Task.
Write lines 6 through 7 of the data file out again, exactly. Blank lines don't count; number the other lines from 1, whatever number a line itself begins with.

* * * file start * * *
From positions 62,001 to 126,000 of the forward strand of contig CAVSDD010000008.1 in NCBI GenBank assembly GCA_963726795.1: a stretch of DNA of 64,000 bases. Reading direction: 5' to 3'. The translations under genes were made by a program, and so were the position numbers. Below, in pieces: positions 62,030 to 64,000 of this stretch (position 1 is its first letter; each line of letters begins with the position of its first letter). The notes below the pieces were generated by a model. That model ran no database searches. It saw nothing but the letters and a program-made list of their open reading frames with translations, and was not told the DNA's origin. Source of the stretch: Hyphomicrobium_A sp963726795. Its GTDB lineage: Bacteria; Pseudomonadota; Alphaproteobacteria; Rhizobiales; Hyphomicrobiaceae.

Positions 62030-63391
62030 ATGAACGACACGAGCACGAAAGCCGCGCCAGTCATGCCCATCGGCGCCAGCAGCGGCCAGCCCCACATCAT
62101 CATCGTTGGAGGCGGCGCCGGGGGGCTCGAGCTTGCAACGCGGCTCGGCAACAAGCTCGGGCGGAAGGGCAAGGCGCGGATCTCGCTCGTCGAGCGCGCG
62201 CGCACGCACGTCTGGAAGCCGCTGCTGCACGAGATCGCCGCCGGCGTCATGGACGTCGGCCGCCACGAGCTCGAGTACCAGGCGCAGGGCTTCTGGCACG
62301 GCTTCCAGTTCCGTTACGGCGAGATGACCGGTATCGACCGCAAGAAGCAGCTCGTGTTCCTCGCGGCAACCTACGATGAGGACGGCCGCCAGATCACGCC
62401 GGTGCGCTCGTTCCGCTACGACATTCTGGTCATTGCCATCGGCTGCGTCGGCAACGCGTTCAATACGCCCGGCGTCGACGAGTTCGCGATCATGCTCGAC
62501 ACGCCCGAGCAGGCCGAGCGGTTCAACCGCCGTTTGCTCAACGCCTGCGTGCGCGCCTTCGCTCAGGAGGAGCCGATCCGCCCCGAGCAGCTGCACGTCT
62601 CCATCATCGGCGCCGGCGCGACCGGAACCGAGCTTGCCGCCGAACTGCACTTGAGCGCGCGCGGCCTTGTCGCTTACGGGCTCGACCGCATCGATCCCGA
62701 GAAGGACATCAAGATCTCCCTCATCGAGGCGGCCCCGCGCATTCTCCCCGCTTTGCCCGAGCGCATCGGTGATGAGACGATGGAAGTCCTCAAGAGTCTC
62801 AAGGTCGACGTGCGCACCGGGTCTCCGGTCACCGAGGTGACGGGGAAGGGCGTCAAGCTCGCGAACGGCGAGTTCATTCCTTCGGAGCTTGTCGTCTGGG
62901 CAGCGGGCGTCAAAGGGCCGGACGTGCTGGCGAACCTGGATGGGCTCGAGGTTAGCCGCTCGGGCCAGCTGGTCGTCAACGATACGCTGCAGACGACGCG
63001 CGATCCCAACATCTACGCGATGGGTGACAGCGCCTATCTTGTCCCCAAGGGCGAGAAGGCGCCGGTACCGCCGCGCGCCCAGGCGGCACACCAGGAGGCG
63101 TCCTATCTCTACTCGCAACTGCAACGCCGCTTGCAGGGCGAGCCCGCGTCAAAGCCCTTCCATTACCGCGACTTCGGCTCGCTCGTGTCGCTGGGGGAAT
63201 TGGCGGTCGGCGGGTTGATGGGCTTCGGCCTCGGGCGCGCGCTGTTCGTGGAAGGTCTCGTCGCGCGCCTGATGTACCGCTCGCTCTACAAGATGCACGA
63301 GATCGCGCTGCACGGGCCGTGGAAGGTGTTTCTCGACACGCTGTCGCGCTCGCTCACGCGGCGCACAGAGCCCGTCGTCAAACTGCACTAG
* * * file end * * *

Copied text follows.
62301 GCTTCCAGTTCCGTTACGGCGAGATGACCGGTATCGACCGCAAGAAGCAGCTCGTGTTCCTCGCGGCAACCTACGATGAGGACGGCCGCCAGATCACGCC
62401 GGTGCGCTCGTTCCGCTACGACATTCTGGTCATTGCCATCGGCTGCGTCGGCAACGCGTTCAATACGCCCGGCGTCGACGAGTTCGCGATCATGCTCGAC